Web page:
I deeply appreciate and was equally moved by the wonderful account (published Dec. 25, 2012), by former Times Leader photographer Gregg Ellman and current staff writer Bill O'Boyle.
Wilkes-Barre, and life in general, was much different then. We cannot, and should not, forget that gentle man seated in his humble cart with a sign stating This is my only income, as he earned a living selling pencils in front of the Boston Store, now Boscov's.
Through elementary, high school and beyond, I remember Pete always had a kind word, a thank-you and always insisted that people take a pencil, not just donate.
All of us who grew up in those years tend to forget how much this man endured. This wonderful piece of journalism reminded us of that which Pete truly symbolized: the true example of pure humanity, humility and kindness.
Those who knew Pete had to reflect, remember and possibly shed a tear or two, because those qualities that Pete possessed seem to be of a diminishing scope and scale in society today.
Many years ago your paper published a story about Pete and, to be brief, a well known faith healer was visiting the area and asked to attend a gathering. Pete declined, and to the best of my knowledge, had stated If I attend people will forget about God.
What wisdom from a man who at time was looked down upon but rose above it all.
Yes ... Christmas came and went, but a true human being of compassion, Peter Chaivanik, was with us very briefly, if not rarely, are we blessed with such a presence.
Once again, thank you for the reality check via the memorial of Pete. Thank you to The Times Leader staff and most of all to that precious soul – Pete.
This letter is about teachers going on strike in the middle of the school year.
I don't know how or who writes up their contracts or how it is decided when is the time for teachers to bring issues and complaints up for discussion.
I think contracts should state the time to make changes and unload grievances should take place only during the summer break.
This way, things could hopefully be ironed out before the school year is underway. Students should not be caught in the middle.
Last month the Greater Wilkes-Barre Labor Council was one of several central labor council's across Pennsylvania that participated in the First Pennsylvania Wants to Work Day of Action, community service project.
The project was created by the Pa. AFL-CIO to mobilize union volunteers and the community to help programs and services that are struggling to keep up with the needs of unemployed individuals and families.
Part of the emphasis was also to increase awareness of our elected officials and urge them to provide additional support for these programs and to prioritize job creation and job protection policies.
Members of the Greater Wilkes-Barre Labor Council and local labor movement who volunteered for our first Day of action community service project had a chance to see first-hand many faces of the unemployed and less fortunate when participating in two activities selected by our labor council's executive board and community services committee.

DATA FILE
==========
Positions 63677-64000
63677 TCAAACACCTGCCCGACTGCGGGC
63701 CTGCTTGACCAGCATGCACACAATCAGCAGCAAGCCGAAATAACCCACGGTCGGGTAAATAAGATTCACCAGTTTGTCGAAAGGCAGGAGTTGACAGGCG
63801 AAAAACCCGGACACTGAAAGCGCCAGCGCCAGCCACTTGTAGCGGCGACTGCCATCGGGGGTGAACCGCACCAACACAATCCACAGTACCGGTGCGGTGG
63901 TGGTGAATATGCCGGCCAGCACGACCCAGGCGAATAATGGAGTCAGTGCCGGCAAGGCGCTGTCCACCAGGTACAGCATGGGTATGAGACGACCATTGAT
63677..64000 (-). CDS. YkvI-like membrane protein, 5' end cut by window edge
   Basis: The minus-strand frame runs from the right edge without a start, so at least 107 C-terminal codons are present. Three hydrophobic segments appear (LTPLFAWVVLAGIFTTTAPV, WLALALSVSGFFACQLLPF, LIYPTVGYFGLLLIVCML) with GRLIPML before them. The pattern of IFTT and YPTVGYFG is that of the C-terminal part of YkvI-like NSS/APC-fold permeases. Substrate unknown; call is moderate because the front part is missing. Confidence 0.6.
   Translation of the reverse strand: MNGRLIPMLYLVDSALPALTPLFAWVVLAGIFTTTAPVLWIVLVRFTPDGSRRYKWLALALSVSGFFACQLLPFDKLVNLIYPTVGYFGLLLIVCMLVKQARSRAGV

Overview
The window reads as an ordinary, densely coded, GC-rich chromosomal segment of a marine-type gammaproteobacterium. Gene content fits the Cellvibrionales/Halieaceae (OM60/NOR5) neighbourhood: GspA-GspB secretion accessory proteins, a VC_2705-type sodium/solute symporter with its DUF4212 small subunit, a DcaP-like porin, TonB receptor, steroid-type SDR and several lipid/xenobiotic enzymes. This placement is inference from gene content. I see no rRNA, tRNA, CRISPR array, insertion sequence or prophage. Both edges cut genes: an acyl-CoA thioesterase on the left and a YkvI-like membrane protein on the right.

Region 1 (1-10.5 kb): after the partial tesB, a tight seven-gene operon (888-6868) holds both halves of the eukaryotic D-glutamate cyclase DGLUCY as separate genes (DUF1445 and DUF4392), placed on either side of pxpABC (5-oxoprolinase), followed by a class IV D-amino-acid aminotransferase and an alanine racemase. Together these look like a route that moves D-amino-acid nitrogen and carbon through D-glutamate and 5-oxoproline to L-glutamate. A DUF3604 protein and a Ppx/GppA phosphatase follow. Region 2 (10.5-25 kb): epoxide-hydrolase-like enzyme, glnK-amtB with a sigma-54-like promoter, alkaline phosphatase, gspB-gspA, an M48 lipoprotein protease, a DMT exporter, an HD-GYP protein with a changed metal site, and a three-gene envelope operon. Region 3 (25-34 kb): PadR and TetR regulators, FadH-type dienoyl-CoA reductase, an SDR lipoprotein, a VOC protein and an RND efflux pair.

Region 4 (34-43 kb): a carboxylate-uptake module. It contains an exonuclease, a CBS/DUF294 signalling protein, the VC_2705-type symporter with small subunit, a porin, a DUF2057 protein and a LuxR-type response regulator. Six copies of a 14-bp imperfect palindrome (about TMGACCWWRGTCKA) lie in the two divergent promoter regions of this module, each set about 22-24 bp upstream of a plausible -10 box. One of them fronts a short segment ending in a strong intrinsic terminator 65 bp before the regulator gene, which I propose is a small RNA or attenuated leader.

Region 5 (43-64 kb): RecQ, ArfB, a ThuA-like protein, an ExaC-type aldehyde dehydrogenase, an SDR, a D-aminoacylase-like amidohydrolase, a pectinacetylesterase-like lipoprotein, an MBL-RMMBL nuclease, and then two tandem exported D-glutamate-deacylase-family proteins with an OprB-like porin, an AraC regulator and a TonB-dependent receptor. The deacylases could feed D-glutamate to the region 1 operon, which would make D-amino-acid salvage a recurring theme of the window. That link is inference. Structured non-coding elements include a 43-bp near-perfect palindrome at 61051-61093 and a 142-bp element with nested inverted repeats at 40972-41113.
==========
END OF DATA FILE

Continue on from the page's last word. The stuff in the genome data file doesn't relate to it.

While one project involved helping the Commission on Economic in the distribution of Thanksgiving orders, another involved conducting a clothing drive for Dress for Success to provide business attire for unemployed women seeking employment.
To those who donated clothing or volunteered their time I extend a special note of thanks. Also, thanks to United Way of Wyoming Valley's Labor Participation Department in helping to identify some meaningful projects to participate in.
While our involvement provided a good feeling inside by helping others ultimately a better feeling in he future would be to see a substantial decrease in the demand for services by these two important agencies, as well as, other human service agencies that assist our area's unemployed and others experiencing a variety of needs.
Hopefully, at this time next year, through some positive results with new job creation initiatives coupled with other strategies put in place by other concerned and caring segments of community working together, we will see a more vibrant economy, more people working, less demand for social services (yet still adequate government funding in place for those truly in need), resulting in a better quality of life for all of us.
AKlthough it was nice to see the article on the front page about the Zalenski murder being aired on TV, the disturbing part was putting Tooley's picture there instead of one of Casey or the Zalenski family.
The scumbag did his rotten deed and was found guilty and put in prison for life and years later now you give him the satisfaction of seeing his picture on the front page of your paper.
I'm sorry but I had to state my displeasure. The pain will never go away and it would have been better to see Casey's picture instead of the lowlife's.
With all the publicity about the Sandy Hook school massacre, I would hope the people of Wilkes-Barre remember that we have seen children hurt with guns. In response to our local tragedies, a group of people led by Rev. Shawn Walker and Pastor Michael Brewster formed the Building Bridges Initiative to develop a plan to help prevent future violence by working with our youth.
The Downtown Residents Association is sponsoring a free program where the plan developed by this group will be presented and explained. The program – Update on Building Bridges Initiative - will be held Monday, Jan. 21, 2013 from 7- 9 p.m. at Wilkes University Henry Center Ballroom. I would like invite anyone interested to join us at Wilkes University. A community working together can make a difference.
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Frank Symbula Drums Angie Mislivets Hanover Township Edward Harry President Greater Wilkes-Barre Labor Council Donald Saltz Swoyersville Pat Parks DRA Coordinator Wilkes-Barre